My name is Joe and I am not a fraternalist …
Seems a bit odd, don’t you think, for the president and CEO of the National Fraternal Congress of America – the leading advocate for the nation’s fraternal benefit societies – to not be a member of a fraternal.
It’s not that I’m not engaged in community-service activities. I coached our parish school 8th-grade basketball team for years (my travel schedule precludes me from coaching these days; otherwise, I’d still be prowling the sidelines doing my best Jim Valvano imitation and believing that I could be a great college coach if only given the chance…).
These days I run the scoreboard for Saturday morning freshman games at the Jesuit high school and work the chains for football games in the fall. I deal cards at our parish’s annual casino night, contribute to our food bank and parish sharing program, and pitch in on Men’s Club community-service projects when time allows.
I wouldn’t characterize myself as a pillar of the volunteer community, but I’m right with our new president when he talks about government not being able to solve all our problems and the need for individuals to get involved in volunteerism.
It’s not that I don’t purchase life insurance or other financial services products, either. (I’m a “buy term and invest the rest” guy, by the way.)
No, the reason why I’m not a fraternalist is pretty simple, really: I’ve never been asked to join a fraternal benefit society.
That’s right. In my 52 years walking around the planet, attending Mass (on a fairly regular basis, anyway) at the various parishes to which we’ve belonged in California, Colorado, and Illinois, and participating in a variety of community service activities, not once have I been asked to join a fraternal or participate in a fraternal activity. Moreover, I’ve never been pitched on purchasing a fraternal insurance product.
Now that I know something about who we are and what we do, I understand the value we bring to protecting individuals’ financial security and enhancing the quality of life in our communities. I also understand one of the reasons why so few people know of or understand the “fraternal option” is that, consciously or unconsciously, many societies don’t tell their story very well and, even more disturbing, don’t seek out new, younger members.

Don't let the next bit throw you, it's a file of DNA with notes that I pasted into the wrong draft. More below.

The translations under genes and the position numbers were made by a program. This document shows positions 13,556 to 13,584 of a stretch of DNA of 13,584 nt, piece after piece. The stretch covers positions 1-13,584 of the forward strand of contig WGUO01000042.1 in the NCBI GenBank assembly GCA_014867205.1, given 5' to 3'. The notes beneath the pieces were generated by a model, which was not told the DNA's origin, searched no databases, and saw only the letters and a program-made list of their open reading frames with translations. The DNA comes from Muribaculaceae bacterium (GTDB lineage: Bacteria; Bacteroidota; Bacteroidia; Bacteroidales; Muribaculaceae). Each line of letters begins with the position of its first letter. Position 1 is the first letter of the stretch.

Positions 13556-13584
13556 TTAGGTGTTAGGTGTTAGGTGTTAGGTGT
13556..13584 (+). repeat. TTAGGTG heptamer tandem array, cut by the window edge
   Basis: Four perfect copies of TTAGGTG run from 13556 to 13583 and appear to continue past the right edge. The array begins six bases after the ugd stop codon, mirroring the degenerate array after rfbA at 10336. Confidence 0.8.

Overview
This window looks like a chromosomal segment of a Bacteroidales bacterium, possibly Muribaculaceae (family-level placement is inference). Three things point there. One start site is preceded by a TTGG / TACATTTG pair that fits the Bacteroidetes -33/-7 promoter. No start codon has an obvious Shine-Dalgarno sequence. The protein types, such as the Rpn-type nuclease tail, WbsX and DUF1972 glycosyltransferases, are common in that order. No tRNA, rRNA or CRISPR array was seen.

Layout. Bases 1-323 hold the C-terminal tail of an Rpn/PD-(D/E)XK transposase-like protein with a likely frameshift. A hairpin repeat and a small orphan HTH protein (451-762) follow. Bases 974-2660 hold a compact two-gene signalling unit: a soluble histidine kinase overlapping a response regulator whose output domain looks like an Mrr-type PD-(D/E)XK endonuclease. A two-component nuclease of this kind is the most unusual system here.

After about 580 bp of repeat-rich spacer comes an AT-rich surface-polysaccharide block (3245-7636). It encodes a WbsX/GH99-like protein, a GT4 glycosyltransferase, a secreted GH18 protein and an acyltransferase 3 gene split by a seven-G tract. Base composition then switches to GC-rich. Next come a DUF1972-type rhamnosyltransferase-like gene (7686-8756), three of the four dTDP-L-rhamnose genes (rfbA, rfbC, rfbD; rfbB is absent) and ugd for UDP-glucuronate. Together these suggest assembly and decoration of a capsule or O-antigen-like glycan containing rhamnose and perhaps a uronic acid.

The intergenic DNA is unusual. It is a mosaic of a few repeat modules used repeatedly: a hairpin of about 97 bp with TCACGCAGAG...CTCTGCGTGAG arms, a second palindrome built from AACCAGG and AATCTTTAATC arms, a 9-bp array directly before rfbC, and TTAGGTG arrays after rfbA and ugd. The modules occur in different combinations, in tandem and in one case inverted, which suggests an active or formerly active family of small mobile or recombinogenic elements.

Here is a snippet from an extensive article in this past Sunday’s (Jan. 18) Chicago Tribune Magazine on a phenomenon known as “reverse immigration.” Due to improving economies in the “old country” many Central European immigrants are deciding to leave the U.S. and return home. In addition to the enhanced opportunities in their native countries, many younger immigrants feel shut out of life in the ethnic communities in the U.S. Here’s a statement from the Tribune story:
“[Ethnic] community groups are abundant, but lack clout. Old-line organizations like [fraternal benefit societies] (basically insurance companies) seem increasingly out of touch, relics of an earlier generation.”
And here’s a quote from a 46-year-old that appeared in the story:
“I feel like I’m the only one from my generation – the generation whose parents came after World War II – who is still involved. When you try to get involved, they tell you you’re too young. We don’t have leaders in the community anymore. We have old guys who like to go to banquets, eat big dinners and give awards to each other.”
Does this attitude characterize your society or its lodges? Is your society perceived as “basically an insurance company”? Are you unwittingly turning away potential members and certificate holders by putting up barriers to participation? Do your community outreach activities “fill the gaps” in government programs and deliver meaningful services to those who need help the most – or are they merely big dinners with lots of awards?
These are tough questions, I know. But by taking a hard look at them, maybe we can figure out why a person like me – and millions more folks exactly like me – are not fraternalists. Share your thoughts with me by responding to this blog. Just use the “Post a Comment” box below.